Provisions against Conspiracies to Deprive Citizens of Rights (18 U.S.C. § 241)
No persons shall have the right to deprive or even conspire to deprive another person of his/her rights. 18 U.S.C. § 241 prohibits all kinds of interferences with the rights of an individual that has been secured by the individual through the United States Constitution or through any other laws of the United States.
By virtue of 18 U.S.C. § 241, it is a federal crime for two or more persons to conspire to injure, oppress, threaten, or intimidate any person in any state, territory, commonwealth, possession, or district in the free exercise or enjoyment of any right or privilege secured to him/her by the Constitution or laws of the United States.
18 U.S.C. § 241 also provides that it is a crime for two or more persons to go in disguise on the highway, or on the premises of another, with intent to prevent or hinder his/her free exercise or enjoyment of any right or privilege.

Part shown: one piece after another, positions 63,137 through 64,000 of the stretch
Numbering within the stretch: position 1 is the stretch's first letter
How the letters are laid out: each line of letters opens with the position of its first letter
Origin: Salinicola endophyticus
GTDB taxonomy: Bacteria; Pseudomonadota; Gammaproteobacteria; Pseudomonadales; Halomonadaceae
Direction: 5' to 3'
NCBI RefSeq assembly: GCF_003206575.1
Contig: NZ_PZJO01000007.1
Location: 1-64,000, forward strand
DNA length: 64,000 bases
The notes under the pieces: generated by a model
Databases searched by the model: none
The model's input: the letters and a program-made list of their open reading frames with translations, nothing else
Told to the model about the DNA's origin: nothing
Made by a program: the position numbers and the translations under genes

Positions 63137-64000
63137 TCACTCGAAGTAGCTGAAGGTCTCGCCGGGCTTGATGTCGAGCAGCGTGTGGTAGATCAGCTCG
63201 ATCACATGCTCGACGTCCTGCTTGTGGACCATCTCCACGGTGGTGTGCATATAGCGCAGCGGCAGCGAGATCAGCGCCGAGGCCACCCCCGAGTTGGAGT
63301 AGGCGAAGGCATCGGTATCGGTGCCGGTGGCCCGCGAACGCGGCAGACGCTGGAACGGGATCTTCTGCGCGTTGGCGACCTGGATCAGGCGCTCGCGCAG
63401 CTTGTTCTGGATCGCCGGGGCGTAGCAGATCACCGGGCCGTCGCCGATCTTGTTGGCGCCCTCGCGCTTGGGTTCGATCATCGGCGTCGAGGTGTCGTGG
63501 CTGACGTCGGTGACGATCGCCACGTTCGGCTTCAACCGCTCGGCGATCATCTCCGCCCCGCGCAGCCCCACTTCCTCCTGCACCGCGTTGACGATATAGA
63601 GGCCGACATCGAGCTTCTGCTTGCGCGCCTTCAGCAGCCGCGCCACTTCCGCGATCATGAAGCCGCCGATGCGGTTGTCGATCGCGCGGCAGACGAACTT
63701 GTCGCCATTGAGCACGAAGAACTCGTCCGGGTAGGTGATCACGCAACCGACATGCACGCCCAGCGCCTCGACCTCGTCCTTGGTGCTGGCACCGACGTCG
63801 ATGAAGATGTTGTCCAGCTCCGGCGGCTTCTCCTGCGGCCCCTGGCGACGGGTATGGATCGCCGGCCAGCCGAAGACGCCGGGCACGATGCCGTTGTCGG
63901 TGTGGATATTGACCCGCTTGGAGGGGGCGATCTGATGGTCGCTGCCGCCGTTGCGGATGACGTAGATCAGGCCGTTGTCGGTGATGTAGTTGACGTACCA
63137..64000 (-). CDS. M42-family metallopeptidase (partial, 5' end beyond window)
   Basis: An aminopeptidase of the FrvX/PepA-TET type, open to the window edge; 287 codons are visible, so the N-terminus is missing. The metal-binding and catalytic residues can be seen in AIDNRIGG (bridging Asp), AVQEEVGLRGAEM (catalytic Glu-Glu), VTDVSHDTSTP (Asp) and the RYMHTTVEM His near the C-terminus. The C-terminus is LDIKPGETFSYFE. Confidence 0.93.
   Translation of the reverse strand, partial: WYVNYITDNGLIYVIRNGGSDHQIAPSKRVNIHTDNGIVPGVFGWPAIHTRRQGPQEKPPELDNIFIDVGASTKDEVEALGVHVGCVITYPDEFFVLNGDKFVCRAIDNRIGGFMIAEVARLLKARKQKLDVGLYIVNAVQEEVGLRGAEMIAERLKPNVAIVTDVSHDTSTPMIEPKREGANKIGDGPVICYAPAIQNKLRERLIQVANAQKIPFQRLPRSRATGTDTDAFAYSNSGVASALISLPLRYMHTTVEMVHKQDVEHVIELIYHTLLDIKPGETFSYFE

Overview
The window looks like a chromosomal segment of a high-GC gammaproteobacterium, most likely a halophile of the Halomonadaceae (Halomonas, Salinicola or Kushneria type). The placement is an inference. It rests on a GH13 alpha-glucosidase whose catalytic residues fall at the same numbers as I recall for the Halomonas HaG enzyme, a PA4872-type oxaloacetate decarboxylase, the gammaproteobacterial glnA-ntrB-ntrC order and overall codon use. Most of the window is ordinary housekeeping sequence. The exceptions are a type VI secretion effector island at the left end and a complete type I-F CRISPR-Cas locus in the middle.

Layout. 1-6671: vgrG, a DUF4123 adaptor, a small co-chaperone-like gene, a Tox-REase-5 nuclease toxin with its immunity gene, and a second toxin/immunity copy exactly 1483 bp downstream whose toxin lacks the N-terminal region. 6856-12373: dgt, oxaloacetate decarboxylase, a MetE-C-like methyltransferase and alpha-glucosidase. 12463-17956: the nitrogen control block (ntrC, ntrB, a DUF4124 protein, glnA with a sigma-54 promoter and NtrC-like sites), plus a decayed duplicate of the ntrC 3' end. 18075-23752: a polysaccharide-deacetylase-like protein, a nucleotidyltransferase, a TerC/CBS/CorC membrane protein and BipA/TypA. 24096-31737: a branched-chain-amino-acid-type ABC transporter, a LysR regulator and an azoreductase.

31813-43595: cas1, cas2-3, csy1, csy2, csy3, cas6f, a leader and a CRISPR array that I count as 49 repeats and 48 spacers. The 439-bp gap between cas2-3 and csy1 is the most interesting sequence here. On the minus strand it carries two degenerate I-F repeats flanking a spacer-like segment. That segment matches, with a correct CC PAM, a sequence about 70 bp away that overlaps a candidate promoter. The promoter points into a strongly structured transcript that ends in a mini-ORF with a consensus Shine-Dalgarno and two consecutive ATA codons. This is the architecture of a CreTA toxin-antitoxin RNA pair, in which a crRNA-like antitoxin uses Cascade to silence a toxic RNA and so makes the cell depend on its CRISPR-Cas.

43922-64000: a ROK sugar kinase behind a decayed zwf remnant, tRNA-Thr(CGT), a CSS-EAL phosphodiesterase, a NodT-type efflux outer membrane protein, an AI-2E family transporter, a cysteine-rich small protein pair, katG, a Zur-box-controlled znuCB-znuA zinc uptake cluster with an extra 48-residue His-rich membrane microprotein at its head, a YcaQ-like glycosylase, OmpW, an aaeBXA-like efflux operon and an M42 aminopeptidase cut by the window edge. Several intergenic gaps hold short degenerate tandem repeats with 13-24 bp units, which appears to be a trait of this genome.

Persons who commit an offenses under 18 U.S.C. § 241 are subjected to fine or imprisonment for not more than 10 years, or both. However, if the act results in death, kidnapping or an attempt to kidnap, aggravated sexual abuse or an attempt to commit aggravated sexual abuse, or an attempt to kill, then the offenders are subjected to fine or imprisonment for any term of years or for life, or both, or may also be sentenced to death. Section 241 applies to instances of conspiracy on the part of both private individuals as well as public officials. It has to be noted that conspiracy of two or more persons to deprive alone is sufficient to invite punishment. There is no requirement that an actual deprivation should have taken place.
The federal rights which 18 U.S.C. § 241 aims to protect are the following:
- the right of an arrested person to a trial to resolve the question of his/her guilt;
- the right of a person charged with a crime to a trial to resolve the question of his/her guilt;
- the right to testify at a trial;
- the right to be free from unlawful violence committed under color of state law;
- the right to travel freely within any of the states of the United States;
- the right to be provided service in a restaurant or other places of public accommodation without considering the person’s race;
- the right to worship as a person pleases;
- the right to vote; and
- the right to inform federal officials when there has been a violation of federal law.